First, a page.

Do we need another fashion label from L.A.? Another skate brand? Another designer inspired by ‘90s-inflected youth culture? Well, technically, no. There are plenty of options on the market already to satisfy all of that. It’s also entirely possible, by the way, to get dressed every day pulling from a wardrobe that is blissfully untouched by the influence of today’s most dominant style trends. Just look at Drake, or Donald Trump Jr., or the Amish.
But do we want more of those things we already know we love? The answer would seem to be conditional. There’s very little merit in re-treads, copycats, and cheap imitations. But, if up-and-coming creative minds behind new ventures are pushing boundaries and offering something new—even if it’s simply an interesting take on a well-worn trope—it’s hard to argue that there isn’t room for them in our closet, too.
The designers behind these five labels all originate from familiar places—including in-house at classic streetwear brands and from within the endlessly inspiring SoCal surf scene—but have emerged with a design sensibility that is uniquely their own. In a world full of lookalikes and mimics, these guys are actually worth your attention.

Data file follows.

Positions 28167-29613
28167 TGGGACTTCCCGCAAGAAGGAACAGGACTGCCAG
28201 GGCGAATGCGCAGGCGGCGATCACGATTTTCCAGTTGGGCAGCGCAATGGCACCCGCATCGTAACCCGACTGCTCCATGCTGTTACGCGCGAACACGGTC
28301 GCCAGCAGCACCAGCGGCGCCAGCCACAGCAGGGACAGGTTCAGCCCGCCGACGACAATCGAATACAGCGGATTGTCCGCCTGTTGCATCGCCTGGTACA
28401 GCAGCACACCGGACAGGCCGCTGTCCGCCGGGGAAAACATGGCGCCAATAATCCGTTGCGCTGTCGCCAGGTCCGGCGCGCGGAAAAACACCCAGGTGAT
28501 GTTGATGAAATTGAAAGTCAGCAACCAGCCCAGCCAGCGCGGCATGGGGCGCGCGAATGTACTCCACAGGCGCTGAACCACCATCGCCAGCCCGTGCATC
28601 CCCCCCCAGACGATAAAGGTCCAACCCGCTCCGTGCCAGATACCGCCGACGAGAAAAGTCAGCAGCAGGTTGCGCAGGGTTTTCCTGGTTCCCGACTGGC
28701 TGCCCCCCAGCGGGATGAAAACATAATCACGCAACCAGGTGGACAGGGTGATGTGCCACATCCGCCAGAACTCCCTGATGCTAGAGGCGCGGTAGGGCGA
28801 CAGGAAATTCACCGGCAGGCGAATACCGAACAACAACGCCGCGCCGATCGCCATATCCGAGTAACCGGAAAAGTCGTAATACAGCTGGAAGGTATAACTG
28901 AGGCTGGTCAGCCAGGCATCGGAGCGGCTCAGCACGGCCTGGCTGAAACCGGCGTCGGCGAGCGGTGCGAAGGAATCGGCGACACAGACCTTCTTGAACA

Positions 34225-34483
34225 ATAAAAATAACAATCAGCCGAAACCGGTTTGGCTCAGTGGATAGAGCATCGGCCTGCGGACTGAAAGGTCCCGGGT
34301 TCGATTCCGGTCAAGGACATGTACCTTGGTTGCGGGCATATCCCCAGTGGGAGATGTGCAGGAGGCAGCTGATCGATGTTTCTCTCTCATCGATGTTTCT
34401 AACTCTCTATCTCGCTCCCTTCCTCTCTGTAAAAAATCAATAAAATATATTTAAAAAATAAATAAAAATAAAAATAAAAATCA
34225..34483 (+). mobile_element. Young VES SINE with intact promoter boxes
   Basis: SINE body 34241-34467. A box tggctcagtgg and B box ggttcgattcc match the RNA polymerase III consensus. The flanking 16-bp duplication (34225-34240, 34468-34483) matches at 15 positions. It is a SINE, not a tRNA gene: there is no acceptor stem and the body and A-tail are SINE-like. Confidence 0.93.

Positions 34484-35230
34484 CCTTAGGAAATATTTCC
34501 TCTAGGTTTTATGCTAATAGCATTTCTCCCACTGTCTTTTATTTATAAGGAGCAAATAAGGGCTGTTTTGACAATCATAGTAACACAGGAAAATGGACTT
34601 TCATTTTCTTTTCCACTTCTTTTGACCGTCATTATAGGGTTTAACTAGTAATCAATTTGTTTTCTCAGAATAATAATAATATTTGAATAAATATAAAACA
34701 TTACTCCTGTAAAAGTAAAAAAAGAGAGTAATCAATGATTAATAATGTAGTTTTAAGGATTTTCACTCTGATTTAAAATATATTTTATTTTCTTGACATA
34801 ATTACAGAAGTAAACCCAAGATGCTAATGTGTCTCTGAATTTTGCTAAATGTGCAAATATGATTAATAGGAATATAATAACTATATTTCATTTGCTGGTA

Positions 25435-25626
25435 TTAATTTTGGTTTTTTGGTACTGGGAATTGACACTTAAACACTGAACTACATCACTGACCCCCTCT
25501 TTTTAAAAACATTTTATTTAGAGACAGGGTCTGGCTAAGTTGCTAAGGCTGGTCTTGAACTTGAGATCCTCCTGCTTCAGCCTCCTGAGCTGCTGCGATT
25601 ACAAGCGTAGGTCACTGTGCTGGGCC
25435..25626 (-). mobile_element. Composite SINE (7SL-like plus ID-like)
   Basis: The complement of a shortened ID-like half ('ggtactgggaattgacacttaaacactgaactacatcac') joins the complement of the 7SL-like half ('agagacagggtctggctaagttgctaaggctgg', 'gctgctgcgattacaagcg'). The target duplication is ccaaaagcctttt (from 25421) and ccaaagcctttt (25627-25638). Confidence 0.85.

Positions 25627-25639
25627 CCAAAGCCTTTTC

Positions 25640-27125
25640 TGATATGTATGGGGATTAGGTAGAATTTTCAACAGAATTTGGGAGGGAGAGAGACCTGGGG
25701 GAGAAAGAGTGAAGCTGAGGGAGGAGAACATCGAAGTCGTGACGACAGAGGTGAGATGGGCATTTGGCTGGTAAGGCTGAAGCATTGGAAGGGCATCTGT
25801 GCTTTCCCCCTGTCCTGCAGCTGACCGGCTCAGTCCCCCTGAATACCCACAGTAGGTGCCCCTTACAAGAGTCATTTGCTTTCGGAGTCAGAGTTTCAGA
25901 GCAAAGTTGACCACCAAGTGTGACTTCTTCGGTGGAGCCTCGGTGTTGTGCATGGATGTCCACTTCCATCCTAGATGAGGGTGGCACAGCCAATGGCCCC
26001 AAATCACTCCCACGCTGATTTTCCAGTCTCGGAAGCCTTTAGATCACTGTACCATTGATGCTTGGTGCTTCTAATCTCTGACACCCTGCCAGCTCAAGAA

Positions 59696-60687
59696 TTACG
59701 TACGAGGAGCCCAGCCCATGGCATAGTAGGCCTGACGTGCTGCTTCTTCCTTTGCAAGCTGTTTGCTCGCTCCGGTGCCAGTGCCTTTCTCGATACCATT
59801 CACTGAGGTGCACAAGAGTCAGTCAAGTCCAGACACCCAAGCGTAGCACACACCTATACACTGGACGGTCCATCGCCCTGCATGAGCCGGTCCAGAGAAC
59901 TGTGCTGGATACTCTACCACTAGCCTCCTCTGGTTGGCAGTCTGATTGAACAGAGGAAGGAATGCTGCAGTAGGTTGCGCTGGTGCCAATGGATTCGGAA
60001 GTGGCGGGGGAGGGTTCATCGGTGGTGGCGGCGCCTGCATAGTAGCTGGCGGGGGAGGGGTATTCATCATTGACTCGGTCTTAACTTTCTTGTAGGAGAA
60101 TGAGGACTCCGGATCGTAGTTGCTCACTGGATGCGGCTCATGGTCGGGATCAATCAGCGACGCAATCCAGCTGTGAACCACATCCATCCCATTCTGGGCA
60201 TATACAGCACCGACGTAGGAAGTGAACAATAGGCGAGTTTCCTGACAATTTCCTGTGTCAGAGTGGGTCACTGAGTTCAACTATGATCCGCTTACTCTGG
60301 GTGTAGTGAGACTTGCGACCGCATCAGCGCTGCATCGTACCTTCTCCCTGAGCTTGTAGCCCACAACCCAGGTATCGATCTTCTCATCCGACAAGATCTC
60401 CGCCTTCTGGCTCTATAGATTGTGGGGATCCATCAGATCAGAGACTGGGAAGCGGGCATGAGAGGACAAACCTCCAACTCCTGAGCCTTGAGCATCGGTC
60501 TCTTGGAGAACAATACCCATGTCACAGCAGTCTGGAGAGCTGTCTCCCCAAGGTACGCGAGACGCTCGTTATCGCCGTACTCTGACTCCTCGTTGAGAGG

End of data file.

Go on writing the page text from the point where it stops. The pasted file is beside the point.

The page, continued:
Bristol Los Angeles
Luke Tadashi and Tommy Nowels first met as children playing basketball at a Boys & Girls Club in L.A. Later, they reconnected again toward the end of their high school days. “Both of us felt a natural connection to the intersection of sport—specifically basketball—and fashion,” Tadashi says. “We bonded over that, and a few years later decided to convert that interest into a brand.” The duo founded Bristol LA in 2014, unveiling their first proper collection last year. The look is largely logo-free, relaxed basics, with a generous fit and fabric that tends to skew toward the textured and cozy. If the basketball influence is easier to see in some pieces—like French Terry sweats that hit just below the knee, for example—than others, that’s because they also drew inspiration from the off-court style of NBA icons of their youth. “It was through the fashion of our favorite players—Kobe, T-Mac, Iverson—that we first began to think about the notion of clothing as a means of self-expression,” Tadashi explains. “None of this would be happening if it weren't for basketball and our hoop idols.”
Robert Childs’ professional pedigree is impressive; the FIT alum has held down design director positions at Opening Ceremony, Adam Kimmel, and Thom Browne. So, perhaps it was only a matter of time before he introduced the world to his own, unfiltered vision, as he did with the debut of Childs New York in 2016. His first collection of immaculately tailored, super-clean menswear made it clear that Childs is for guys with sophisticated taste. His designs look like the types of clothes you’d buy a present for yourself after an especially lucrative career move; his outerwear in particular carries an air of “investment piece.” His spring collection, stocked at shops like Totokaelo and Odin, manages to introduce some prints and even a graphic T-shirt that increases the fun without sacrificing any of Childs’ burgeoning signature refinement.